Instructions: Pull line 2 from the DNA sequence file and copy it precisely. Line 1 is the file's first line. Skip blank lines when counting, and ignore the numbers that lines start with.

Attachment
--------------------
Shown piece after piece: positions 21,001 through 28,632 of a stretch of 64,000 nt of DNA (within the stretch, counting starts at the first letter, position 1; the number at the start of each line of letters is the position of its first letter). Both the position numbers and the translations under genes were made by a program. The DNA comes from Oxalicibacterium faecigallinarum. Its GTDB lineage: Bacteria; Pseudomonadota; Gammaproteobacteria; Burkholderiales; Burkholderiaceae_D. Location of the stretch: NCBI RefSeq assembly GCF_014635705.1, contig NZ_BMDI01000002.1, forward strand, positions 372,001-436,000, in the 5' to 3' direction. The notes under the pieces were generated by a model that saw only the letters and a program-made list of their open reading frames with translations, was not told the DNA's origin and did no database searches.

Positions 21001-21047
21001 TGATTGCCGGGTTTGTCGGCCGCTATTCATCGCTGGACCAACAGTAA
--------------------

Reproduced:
Positions 21001-21047